Oven-Roasted French Fries

2 pounds Russet potatoes, peeled
1/4 cup peanut oil
Salt and freshly ground black pepper

Heat oven to 425 degrees. Slice potatoes in half lengthwise, then into 6 planks from each half. Toss on a rimmed baking sheet with the oil, salt and pepper. Roast about 25 minutes, or until tender and golden brown.


Copyright (c) 2007 FamilyStyle Food

Popcorn, Plain and Fancy


Rosemary Parmesan Popcorn

A few months ago, I bought some organic bulk popcorn and popped a batch the way it was done in ancient times; in a saucepan on the stove top. I shared the bowl with the kids while we watched a movie, and A noticed right away that there was something different – like – hey, crunch – this is really good!

It was good, a revelation, even. I think I’d become so used to mediocre, oversalted popcorn that I forgot how good it can be. I started making popcorn to serve with cocktails, with some chopped fresh rosemary, sea salt and Parmesan cheese grated over the top. It’s even better with some cold champagne. Yum.

Now I can’t go back to the packaged microwave popcorn habit – it just doesn’t compare in flavor, plus I can skip the extra fat, sodium and artificial ingredients.

The only hard thing is that when the kids have been trained to get their popcorn exactly three and a half minutes after they ask for it, waiting for the stovetop stuff can be excruciating.

I was happy to find a brown bag microwave method in Whole Grains by Lorna Sass. Now the kids and the grown-ups share the popcorn love.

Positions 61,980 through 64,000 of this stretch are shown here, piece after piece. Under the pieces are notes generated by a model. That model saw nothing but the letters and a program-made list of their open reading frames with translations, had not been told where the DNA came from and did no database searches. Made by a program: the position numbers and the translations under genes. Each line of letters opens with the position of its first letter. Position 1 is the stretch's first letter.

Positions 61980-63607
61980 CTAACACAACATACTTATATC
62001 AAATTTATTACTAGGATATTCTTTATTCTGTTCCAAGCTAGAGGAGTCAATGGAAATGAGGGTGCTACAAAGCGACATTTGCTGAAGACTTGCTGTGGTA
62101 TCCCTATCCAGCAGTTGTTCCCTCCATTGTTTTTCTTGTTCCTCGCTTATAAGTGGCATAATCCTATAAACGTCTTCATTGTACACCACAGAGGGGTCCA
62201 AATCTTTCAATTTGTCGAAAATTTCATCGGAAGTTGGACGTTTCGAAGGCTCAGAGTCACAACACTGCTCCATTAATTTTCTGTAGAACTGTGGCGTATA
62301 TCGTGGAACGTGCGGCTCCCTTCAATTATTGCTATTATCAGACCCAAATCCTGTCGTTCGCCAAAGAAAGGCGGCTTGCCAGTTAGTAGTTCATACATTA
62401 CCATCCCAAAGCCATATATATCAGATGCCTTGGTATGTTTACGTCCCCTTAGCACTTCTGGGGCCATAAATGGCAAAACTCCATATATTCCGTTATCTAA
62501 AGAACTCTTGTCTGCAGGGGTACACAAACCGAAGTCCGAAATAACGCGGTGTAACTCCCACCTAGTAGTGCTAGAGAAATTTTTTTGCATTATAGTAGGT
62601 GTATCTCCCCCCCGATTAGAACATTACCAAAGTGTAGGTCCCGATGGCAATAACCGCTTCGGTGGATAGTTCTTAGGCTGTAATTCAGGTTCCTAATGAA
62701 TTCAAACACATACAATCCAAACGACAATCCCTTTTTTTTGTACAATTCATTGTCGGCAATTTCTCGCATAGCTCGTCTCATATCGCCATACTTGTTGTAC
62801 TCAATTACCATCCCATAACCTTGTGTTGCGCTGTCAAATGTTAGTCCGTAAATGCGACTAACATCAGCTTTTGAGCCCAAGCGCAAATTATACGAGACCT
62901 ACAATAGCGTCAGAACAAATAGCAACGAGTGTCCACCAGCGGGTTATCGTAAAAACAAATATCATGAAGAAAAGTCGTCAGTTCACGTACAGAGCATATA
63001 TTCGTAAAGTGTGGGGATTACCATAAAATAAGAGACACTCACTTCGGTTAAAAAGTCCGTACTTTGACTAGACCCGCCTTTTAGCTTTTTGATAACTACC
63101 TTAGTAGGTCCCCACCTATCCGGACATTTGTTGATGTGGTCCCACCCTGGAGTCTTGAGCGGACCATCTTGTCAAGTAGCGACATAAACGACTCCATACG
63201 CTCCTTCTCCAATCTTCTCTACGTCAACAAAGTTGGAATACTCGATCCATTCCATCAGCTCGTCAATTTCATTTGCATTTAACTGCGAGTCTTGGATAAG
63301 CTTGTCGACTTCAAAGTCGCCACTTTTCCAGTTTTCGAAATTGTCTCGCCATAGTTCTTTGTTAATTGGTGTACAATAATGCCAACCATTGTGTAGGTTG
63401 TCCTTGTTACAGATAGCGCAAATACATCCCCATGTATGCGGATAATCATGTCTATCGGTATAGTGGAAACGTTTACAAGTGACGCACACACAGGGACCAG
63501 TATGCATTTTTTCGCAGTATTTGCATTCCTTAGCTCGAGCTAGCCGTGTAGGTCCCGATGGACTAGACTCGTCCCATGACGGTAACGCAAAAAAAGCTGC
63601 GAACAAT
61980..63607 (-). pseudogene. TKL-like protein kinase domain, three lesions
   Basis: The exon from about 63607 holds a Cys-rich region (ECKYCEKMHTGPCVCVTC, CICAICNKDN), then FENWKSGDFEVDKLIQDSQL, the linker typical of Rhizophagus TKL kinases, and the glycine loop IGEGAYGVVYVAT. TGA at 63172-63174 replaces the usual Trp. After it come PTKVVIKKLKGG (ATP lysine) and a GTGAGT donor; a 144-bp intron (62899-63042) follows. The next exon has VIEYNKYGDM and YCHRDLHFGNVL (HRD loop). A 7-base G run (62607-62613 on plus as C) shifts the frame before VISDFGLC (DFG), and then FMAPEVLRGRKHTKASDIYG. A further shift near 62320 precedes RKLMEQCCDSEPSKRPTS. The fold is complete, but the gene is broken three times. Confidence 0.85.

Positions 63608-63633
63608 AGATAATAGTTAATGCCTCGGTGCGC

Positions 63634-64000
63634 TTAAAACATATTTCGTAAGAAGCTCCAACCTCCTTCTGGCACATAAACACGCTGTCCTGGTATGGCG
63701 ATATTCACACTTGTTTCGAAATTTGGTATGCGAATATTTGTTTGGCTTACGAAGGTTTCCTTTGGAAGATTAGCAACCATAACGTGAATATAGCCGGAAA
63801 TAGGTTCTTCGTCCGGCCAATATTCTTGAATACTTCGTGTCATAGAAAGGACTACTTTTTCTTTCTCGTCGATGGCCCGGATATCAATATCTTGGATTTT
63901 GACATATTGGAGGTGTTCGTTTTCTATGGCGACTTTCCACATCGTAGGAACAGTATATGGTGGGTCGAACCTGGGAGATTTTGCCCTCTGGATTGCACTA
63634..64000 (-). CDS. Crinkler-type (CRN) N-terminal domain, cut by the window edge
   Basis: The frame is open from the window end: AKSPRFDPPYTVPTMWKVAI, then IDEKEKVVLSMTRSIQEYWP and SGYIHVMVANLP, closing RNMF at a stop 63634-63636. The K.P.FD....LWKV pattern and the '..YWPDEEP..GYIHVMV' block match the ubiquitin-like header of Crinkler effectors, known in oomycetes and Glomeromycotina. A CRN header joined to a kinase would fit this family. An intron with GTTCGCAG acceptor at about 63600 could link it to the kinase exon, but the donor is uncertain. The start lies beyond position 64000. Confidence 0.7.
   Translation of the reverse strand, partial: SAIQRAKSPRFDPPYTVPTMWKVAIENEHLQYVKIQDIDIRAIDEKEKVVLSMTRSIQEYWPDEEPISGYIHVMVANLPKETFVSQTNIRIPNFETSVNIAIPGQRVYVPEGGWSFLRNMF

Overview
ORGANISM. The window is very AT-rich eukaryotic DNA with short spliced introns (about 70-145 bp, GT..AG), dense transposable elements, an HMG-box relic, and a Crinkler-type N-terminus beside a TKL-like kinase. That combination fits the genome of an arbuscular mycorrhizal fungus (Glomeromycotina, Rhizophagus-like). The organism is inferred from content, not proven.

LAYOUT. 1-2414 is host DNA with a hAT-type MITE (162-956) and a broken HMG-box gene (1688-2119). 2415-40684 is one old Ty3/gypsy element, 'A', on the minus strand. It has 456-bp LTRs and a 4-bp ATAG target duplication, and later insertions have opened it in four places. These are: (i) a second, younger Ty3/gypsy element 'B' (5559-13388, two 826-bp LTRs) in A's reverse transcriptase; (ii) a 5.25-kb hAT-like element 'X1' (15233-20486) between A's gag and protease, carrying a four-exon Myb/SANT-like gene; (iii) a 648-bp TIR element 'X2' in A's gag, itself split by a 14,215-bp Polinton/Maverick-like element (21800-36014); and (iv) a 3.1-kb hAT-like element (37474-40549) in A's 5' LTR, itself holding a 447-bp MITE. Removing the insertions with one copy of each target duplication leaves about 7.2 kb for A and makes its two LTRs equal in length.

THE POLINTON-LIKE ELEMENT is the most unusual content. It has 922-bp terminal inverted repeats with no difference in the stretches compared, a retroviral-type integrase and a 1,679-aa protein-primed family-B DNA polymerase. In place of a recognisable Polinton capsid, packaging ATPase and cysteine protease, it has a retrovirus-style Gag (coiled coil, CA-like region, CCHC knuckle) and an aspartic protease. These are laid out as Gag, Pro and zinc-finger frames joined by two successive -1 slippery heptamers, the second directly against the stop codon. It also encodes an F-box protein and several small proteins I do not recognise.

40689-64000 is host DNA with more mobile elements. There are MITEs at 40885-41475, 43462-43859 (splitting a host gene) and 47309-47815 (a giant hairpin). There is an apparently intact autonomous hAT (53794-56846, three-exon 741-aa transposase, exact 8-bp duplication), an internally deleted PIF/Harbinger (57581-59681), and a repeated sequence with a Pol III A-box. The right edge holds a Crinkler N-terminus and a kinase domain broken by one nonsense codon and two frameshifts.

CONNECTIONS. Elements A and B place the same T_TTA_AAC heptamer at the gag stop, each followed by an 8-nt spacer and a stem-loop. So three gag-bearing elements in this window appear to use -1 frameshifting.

Rosemary Parmesan Popcorn
makes 12 cups

2 tablespoons olive oil
1/2 cup popcorn kernels
2 tablespoons melted butter
2 tablespoons chopped fresh rosemary
1/2 teaspoon freshly ground black pepper
1/2 teaspoon sea salt, or to taste
3 tablespoons freshly grated Parmesan cheese
Heat oil in a 4-quart heavy saucepan over medium-high heat until shimmering. Add popcorn kernels and cover pan. Cook, shaking pan back and forth occasionally, until popping stops; about 5 minutes. Transfer popcorn to a large serving bowl.

Add the butter, rosemary, pepper and salt to the popcorn and toss gently. Top with cheese and toss once more to blend.

Perfect wine pairing with a crisp, herbal Pinot Gris from Oregon or Argentina; or a chilled sparkling wine like Prosecco.

Microwave Brown Bag Popcorn
thanks to Janelle at Brown Bag Blues for the inspiration

1/4 cup popcorn kernels, organic if possible
2 teaspoons canola or peanut oil
Kosher salt, to taste

Toss the kernels with the oil in a small bowl. Pour into a plain brown paper bag and place on a paper towel on the microwave turntable. Cook on high for exactly 1 1/2 minutes. Or, depending on your microwave, listen carefully and stop the microwave as soon as the popping slows; not more than 2 minutes total.

Carefully open the bag and sprinkle with salt.

Copyright (c) 2007 FamilyStyle Food